All students on the Research pathway undertake a supervised independent research project culminating in a dissertation of 18,000 words, consisting of a critical discussion of theoretical, practical or historical aspects of translation.

Teaching and learning

The programme is delivered through a combination of lectures, seminars, practical translation exercises, case studies and web-based classes, depending on the options chosen. The core modules are assessed by essays and coursework. Optional modules are assessed through unseen and written examination, coursework, translation projects and essays.

Further information on modules and degree structure is available on the department website: Translation: Research MA

Careers

There is an ever-growing demand for highly-trained commercial, literary and other types of translators in the private as well as in the public sector and in international organisations, in Britain and abroad. Other career paths include the media, publishing and education.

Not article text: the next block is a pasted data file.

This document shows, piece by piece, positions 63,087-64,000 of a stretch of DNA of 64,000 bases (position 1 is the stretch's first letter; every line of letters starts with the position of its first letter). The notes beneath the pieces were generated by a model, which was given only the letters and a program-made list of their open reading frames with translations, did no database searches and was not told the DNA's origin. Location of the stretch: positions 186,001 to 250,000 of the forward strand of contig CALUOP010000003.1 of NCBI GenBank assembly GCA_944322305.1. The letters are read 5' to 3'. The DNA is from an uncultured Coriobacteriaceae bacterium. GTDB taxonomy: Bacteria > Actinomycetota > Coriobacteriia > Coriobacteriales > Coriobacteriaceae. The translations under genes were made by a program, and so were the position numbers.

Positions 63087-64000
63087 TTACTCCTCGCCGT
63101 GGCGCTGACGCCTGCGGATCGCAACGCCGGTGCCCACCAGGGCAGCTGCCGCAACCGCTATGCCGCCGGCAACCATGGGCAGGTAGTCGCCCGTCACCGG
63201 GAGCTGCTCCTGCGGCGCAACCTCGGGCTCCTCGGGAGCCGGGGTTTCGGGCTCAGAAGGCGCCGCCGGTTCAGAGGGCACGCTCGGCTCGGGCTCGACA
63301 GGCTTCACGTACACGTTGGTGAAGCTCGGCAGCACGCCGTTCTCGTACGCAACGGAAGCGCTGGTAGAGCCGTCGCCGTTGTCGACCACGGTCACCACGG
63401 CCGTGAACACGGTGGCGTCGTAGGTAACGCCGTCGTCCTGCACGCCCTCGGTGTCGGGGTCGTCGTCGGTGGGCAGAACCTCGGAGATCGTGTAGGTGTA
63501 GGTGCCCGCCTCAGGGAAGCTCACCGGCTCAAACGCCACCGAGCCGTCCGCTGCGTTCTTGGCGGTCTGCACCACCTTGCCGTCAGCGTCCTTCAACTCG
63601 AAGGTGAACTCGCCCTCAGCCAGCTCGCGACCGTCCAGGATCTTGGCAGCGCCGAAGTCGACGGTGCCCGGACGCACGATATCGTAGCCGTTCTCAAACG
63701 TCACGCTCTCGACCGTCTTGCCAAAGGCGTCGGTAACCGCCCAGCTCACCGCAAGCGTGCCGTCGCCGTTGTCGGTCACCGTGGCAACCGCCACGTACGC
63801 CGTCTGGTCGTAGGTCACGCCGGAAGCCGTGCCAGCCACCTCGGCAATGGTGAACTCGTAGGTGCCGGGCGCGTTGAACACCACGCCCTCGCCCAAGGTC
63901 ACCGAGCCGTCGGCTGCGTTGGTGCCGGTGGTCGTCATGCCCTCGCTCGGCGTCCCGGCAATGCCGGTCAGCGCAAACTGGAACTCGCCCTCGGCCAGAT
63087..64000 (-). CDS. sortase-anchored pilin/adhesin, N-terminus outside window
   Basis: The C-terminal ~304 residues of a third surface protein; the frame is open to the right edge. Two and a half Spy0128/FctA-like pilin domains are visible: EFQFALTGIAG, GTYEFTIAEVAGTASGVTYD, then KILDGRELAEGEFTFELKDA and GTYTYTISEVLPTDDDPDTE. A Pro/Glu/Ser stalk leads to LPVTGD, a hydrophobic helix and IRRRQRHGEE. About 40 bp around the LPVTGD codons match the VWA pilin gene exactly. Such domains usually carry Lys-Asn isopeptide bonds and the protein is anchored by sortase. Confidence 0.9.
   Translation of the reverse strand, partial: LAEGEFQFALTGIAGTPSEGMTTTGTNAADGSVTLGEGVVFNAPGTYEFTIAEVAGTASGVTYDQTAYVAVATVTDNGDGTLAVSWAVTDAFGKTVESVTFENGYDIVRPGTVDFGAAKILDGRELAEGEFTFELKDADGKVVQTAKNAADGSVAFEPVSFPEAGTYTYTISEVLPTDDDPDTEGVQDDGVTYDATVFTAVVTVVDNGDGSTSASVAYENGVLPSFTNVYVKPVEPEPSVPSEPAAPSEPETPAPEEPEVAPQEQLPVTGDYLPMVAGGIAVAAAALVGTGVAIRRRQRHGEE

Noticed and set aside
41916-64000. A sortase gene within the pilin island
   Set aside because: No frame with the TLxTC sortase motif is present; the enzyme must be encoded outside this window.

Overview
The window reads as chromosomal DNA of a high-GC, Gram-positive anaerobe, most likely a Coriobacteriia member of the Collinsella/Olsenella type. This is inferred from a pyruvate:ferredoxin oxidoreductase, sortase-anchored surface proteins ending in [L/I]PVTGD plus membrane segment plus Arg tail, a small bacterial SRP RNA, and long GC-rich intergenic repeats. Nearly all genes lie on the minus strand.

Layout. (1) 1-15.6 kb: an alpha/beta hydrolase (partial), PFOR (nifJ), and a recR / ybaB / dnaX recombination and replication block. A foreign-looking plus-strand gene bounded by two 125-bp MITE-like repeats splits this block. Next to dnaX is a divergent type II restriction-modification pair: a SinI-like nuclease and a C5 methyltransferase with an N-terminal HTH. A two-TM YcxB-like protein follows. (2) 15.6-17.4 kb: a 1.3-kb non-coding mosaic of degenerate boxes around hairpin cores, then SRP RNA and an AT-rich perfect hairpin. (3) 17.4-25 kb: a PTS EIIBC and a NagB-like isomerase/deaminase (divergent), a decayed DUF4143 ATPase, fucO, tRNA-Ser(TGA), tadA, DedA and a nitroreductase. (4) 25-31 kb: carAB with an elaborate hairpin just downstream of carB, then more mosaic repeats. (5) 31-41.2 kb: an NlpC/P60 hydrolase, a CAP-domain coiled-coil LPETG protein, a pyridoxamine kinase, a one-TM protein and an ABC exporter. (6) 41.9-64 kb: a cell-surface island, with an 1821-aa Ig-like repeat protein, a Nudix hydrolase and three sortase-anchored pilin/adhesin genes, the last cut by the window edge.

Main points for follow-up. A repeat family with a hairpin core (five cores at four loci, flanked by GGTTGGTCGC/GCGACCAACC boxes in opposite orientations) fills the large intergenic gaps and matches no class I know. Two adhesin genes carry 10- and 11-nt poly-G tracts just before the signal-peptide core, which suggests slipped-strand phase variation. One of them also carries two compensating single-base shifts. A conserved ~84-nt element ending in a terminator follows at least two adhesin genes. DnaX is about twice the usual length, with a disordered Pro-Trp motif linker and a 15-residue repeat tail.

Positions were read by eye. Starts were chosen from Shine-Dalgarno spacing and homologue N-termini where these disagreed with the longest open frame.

Employability

The programme provides graduates with a range of vocational skills that enable them to pursue successful careers in the fields of translation and interpreting. Former students have gone on to work as translators for companies such as KPMG, SDL International and Alpha CRC; some have set up their own translation business. Graduates also acquire transferable skills that lead them into successful careers in publishing, media, finance, fashion, PR and education; examples include our graduates who are now working for Newsweek, the British Library, Morgan Stanley, Sainsbury's and Deloitte.

Why study this degree at UCL?

Located in the heart of multicultural London, UCL provides a uniquely rich environment for studying and researching translation in all its facets, taught by specialist translation staff with a diverse range of research interests including translation and the web, theatre translation, and Chinese translation.

The MA is truly interdisciplinary, with access to experts in an unrivalled variety of languages and disciplines from across Europe and further afield. This allows students to customise their own programmes in relation to their language competencies and other academic and professional interests.



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The Translation Studies pathway of the MA in Translation enables you to advance your practical language, translation and technology skills while developing a comprehensive understanding of translation in social, cultural and historical contexts. Read more